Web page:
• Write tests as if you were testing your worst enemy’s code. You’re generally too familiar with your own code and might read a given line as containing what you meant to write rather than what you did write. Don’t fall into the trap of hoping not to find bugs in your own code.

  • Test your program with values that are as simple as possible. If the program is supposed to work for a set of 1000 data values, make sure it works on a set of 3 values first.

  • Wrapping a loop around your code may allow you to test it with multiple values in a single run.

  • Make sure you know how your program is supposed to behave on a given set of test data. Often lazy programmers try a test and just scan through it thinking that it “looks right”. Such a programmer might later be embarrassed to find out that they computed a product cost that’s greater than the national debt or a quantity that’s greater than the number of atoms in the universe.

  • Make sure to cover both the common cases and the extreme, edge or boundary cases. Forgetting one or the other (or both!) can cause you to miss critical bugs in your code.

Exercise: Testing a Measurement Class

Unlike the previous exercises, this section will be graded. All points for this lab will be derived from completing the Measurement class and from writing the corresponding tests in

Now, you’re going to be writing the code and a JUnit Test Case (a whole file of tests) for the Measurement class. We have provided “stubs” for each of the methods in Stubs show the header of the method. Note that all the methods in this class are filled with meaningless code to allow the file to compile. You should delete all of these implementations, i.e. start each method from scratch. We have also included an empty which is where you should write your JUnit tests. You will both be writing the code for these methods and, we hope, doing test-driven development (write the tests first).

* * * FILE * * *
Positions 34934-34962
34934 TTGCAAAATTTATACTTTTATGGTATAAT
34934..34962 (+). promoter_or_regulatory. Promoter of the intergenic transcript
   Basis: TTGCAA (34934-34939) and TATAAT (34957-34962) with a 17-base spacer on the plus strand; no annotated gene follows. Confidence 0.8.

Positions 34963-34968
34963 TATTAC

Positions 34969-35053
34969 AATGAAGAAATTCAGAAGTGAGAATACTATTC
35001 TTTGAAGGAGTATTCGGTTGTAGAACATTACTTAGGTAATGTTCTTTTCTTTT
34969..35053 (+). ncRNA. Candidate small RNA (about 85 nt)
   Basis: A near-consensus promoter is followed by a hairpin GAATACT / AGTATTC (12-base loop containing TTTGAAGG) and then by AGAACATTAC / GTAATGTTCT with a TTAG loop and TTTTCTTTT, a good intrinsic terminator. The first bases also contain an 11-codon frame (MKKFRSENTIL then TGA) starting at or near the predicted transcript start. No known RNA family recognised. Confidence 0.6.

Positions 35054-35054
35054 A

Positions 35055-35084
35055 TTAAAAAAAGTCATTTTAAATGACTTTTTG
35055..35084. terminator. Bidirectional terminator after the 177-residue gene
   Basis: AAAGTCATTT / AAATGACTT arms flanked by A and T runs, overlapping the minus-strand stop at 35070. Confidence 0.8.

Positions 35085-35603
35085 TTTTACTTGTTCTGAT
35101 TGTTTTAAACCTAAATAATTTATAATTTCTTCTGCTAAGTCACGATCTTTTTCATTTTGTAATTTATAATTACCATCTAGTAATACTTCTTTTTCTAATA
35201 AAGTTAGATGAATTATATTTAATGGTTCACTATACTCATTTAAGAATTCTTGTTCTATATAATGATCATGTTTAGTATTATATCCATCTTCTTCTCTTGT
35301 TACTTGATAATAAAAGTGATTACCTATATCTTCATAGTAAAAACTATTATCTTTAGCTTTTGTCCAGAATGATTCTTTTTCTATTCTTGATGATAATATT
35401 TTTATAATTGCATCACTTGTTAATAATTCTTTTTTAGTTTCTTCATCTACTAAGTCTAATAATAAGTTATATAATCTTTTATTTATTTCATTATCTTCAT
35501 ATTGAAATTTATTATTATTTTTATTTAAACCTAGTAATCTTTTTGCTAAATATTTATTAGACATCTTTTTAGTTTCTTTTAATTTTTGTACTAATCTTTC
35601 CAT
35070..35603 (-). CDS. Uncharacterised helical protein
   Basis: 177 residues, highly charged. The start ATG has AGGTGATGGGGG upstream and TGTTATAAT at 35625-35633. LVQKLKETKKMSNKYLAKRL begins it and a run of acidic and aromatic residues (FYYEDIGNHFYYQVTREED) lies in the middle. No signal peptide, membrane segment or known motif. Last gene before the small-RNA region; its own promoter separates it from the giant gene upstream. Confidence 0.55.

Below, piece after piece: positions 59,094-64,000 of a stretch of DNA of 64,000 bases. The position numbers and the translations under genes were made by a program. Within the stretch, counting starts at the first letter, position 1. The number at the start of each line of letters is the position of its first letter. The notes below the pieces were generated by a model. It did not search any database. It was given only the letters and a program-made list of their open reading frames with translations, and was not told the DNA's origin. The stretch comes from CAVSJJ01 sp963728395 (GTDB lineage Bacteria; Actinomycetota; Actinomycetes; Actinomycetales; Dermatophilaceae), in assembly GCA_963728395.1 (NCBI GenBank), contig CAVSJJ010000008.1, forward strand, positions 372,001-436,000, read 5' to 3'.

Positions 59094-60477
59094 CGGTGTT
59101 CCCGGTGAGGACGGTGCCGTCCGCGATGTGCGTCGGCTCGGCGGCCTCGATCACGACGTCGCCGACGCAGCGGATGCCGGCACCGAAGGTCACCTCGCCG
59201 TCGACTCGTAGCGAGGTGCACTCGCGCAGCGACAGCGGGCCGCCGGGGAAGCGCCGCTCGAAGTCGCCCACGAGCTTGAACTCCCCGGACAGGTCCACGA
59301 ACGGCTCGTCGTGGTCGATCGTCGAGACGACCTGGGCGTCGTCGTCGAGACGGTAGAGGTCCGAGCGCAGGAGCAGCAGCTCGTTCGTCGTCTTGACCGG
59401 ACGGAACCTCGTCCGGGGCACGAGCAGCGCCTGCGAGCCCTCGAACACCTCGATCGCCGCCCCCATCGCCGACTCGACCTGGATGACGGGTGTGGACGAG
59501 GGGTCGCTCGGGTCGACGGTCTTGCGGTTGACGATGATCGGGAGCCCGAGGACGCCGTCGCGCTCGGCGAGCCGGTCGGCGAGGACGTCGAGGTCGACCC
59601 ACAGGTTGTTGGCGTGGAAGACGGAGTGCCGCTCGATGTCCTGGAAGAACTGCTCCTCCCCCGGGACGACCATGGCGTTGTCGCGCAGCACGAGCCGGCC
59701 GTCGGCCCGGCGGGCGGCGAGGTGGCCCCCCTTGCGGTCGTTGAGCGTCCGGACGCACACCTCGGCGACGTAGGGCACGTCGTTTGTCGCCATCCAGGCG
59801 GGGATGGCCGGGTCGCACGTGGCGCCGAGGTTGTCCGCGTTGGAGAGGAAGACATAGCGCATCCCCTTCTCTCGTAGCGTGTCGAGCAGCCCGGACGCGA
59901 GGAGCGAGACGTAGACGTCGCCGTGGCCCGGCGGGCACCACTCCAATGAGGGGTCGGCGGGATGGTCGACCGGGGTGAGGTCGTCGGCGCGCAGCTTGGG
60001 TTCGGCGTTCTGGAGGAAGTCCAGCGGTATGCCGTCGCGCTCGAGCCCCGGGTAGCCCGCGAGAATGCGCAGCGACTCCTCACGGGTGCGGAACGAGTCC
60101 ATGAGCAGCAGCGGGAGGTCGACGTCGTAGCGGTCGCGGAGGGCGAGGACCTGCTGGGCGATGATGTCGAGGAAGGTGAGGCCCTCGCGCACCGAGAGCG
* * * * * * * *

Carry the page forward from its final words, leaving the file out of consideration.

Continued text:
You should follow this process for this exercise:

  1. Read over the class to understand how the class should work. The comments above each of the methods and constructors explain what the expected behavior of this class will be. Discuss this with your partner to make sure that you both understand this completely before continuing on to the next step.
  2. Write JUnit tests in the file. You should write tests which allow you to test all of the methods and behavior in the class.
  3. Run the tests in As you still have not implemented the code in, you should fail these tests.
  4. Write code to make the all of the tests pass. If you fail some of your tests, make sure that the test is correct and if it is then proceed to debug your tests until you pass.

As mentioned in lab and lecture, all your instance variables should be private. For this exercise you are not to change the public interface of the Measurement class; e.g. don’t add any additional public getter methods. You are allowed to add anything that’s private.


In this lab, we discussed,

  • Stepping into, over, and out inside the IntelliJ debugger.
  • JUnit Testing Framework.
  • Test driven development and good testing principles.


Your work will be graded on two criteria:

  • The correctness of your
  • Whether or not you have written 1+ tests in which you pass.

For this assignment we expect you to do all testing on your own, so you should not rely on the autograder to check your work. We have intentionally increased the length of time that it takes tokens to recharge and decreased the number of tokens that you have. You should only submit to the autograder once you have finished all testing on your own.

Additionally if you have not already, you should complete the other non-graded exercises throughout the lab. By the start of next week try to have read through and completed these exercises. We will start to rely heavily on the concepts covered in this very long lab and you will benefit greatly from investing the time early to understand the debugging and testing.

Frequently-Asked Questions

Things like String or String.equals() are red!
This is a JDK issue, go to File > Project Structure > Project > Project SDK to troubleshoot. If your Java version is 11.0, then you should have a 11.0 SDK and a Level 11 language level.
Things like @Test are red!
You probably forgot to add your libraries. You have to add your libraries every time you start a new project!
Console button isn’t showing up!
That’s probably because you didn’t compile successfully. Usually, it’s because you did not add your libraries.
Java files have a red circle, with a J inside the circle, next to the file icon
Right-click the folder containing that Java file, then Mark as -> Sources Root.

Do we need to handle negative numbers?
No. The Measurement class doesn’t need to do sensible things when passed negative numbers as arguments.
Do we need to worry about integer overflow?
No. (Although you could imagine someone’s Measurement class handling this correctly.)
Do we need to worry about null arguments?
Not this time. You may assume that minus and plus are only passed non-null arguments. (They are the only two methods that take in objects.)
Should the methods modify the current Measurement object or create a new Measurement object to be returned?
minus, plus, and multiple should all create a new Measurement object.